Various Artists: Childish Music

[7 November 2005]

By Dan Nishimoto

Adults Just Don’t Understand

Once upon a time, the wonder of discovery seemed so fresh. A turn of a knob unveiled uncharted territory. A step forward carved a fresh path. And a mere glance unlocked an entire body of responses, and responses from the entire body. Before the age of “I know” came the era of “Oh wow.” However, as each of us sheds the birthday suit and dons a more “becoming” outfit, we can easily forget the visceral immediacy of a first or repeated impression.

The balance of an open heart with a knowing mind seems a novelty when a random act of human kindness is a sticker slogan and kindness towards a fellow in need is a human-interest story. Indeed, when the Dalai Lama speaks of the temperance of reason with compassion—child-like, as opposed to childish, behavior—the idea seems even more an ideal, something to be attained, not retained. The quality is not entirely niche. Any self-preserving artist must remain open in a like manner. After all, what art has flourished in the absence of youth and vitality?

Musician Ekkehard Ehlers has taken this idea to its natural conclusion with Childish Music, a compilation to “define a new genre” that embraces this spirit. Culling “naïve sounds” from a cosmopolitan cast, the contributions are actually direct and lucid (of the 25 tracks, only four go over four minutes); Ehlers commissioned about half of the pieces, but the great majority of them stumble to one beat. Spare and careful layering of sounds gel the CD together. However, whether this is necessarily “childish” is debatable. The Cerebro dance of Lawrence’s “Falling Down a Dam of Mashed Potatoes” makes for cardigan-tugging headphone house, but is not necessarily more ‘kid-accessible’ than Superpitcher. F.S. Blumm seeks new aural spaces on “Fa”, but hardly past familiar territory. Not to say that contributors should have been expected to submit something outside of their ‘normal’ repertoire, but rather that there was nothing necessarily ‘un-childish’—in both the musicians’ approach and the music’s audience—about their music in the first place. In fact, Ehlers’ categorization speaks mostly to a skewed vision of the nature of youth in music.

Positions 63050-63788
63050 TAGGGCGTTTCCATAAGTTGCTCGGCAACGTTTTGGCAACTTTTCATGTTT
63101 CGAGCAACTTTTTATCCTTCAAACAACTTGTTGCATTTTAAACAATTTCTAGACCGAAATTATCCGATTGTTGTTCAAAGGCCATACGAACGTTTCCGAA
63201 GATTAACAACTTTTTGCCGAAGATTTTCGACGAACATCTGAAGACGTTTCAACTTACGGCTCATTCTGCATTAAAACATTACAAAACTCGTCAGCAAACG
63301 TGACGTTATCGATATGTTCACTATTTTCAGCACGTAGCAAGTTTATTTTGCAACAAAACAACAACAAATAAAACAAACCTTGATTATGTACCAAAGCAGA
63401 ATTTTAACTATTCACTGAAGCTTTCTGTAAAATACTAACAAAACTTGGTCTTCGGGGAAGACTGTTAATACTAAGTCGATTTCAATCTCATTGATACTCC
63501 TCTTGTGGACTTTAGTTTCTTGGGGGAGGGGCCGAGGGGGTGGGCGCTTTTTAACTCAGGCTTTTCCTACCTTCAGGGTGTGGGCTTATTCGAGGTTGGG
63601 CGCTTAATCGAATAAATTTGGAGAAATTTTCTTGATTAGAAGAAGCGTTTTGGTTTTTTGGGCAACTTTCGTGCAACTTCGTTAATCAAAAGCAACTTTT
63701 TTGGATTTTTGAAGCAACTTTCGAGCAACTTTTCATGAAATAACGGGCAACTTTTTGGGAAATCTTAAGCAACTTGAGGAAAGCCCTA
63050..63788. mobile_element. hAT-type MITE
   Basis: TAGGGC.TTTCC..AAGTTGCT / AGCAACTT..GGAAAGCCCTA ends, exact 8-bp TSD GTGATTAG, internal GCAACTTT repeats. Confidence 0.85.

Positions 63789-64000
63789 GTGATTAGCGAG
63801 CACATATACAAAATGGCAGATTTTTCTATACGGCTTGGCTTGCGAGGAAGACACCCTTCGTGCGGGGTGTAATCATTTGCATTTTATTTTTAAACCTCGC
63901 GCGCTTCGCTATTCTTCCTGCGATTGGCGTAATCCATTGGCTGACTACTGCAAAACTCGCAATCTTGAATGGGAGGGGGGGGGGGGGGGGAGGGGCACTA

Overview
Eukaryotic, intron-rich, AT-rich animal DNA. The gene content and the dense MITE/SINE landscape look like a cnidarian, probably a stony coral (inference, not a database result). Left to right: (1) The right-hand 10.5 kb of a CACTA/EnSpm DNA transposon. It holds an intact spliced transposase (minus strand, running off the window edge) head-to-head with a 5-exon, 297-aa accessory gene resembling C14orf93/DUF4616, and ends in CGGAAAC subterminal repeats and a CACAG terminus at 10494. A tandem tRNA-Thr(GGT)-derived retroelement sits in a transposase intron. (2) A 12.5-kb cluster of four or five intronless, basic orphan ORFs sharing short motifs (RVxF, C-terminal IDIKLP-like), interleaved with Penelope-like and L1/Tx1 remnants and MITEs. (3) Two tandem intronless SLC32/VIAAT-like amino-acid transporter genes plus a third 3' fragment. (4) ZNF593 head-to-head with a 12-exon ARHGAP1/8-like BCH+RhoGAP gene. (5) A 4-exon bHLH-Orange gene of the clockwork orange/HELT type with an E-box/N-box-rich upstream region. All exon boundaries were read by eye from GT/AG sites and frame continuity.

Perhaps because “children’s music” is often perceived as an elementary social-cultural exploration (e.g., Dan Zanes and Raffi), Ehlers may have responded with a more literal take. The bubble-blowing bath of Fan Club Orchestra’s “Mika Bubble Sing” is likely more familiar than a goose-call-imitating kazoo. However, identification, qualification, and judgment are not hallmarks of engagement for either early childhood or an open mind; they are tools of refinement, hallmarks of age. Most of the early youth (ages three to five) I have taught and worked with confirm the idea that process is the key to a concrete experience. Of course, the vast bulk of them took great pleasure in successfully identifying a sculpture as that of a lion or pointing out a painting of an alligator—some had even read a book and flexed knowledge on each beast’s strengths—but it was art-making activities that solidified their connection with these images. Instead of recognizing a familiar sight, they learned through active participation that variations in line control emulated the wrapping patterns of a mummified cat, or a complete curve of a pencil stroke became a picture of an eagle’s eye. The abstract became realized as—voila!—art.

Certainly, many of Childish Music‘s cuts are just plain fun, and will likely inspire budding artists. The catchy hooks of Maher Shahal Hash Baz’s Magnetic Fields-style pop “Good Morning” and La Grande Illusion’s post-Pixies, “Here Comes the Sun nod” on “Let’s Pretend” are a gas to twirl to. Even the normally stoic Nobukazu Takemura gets oompa loompah on the baby Mark Rothko’s for “Vibrante”. However, there is nothing uniquely accessible or engaging about this compilation (Note: review copy did not include the “luxurious 32-page full-color booklet including extensive liner-notes”, which was subsequently not considered for this piece). Did the contributing artists need this framework to just get loose? Will the evil Spongebob cover make the dope tykes go crazy? Adults, please do not discuss this with your children. Instead, just take a cue from the true child’s credo: Just Do It!

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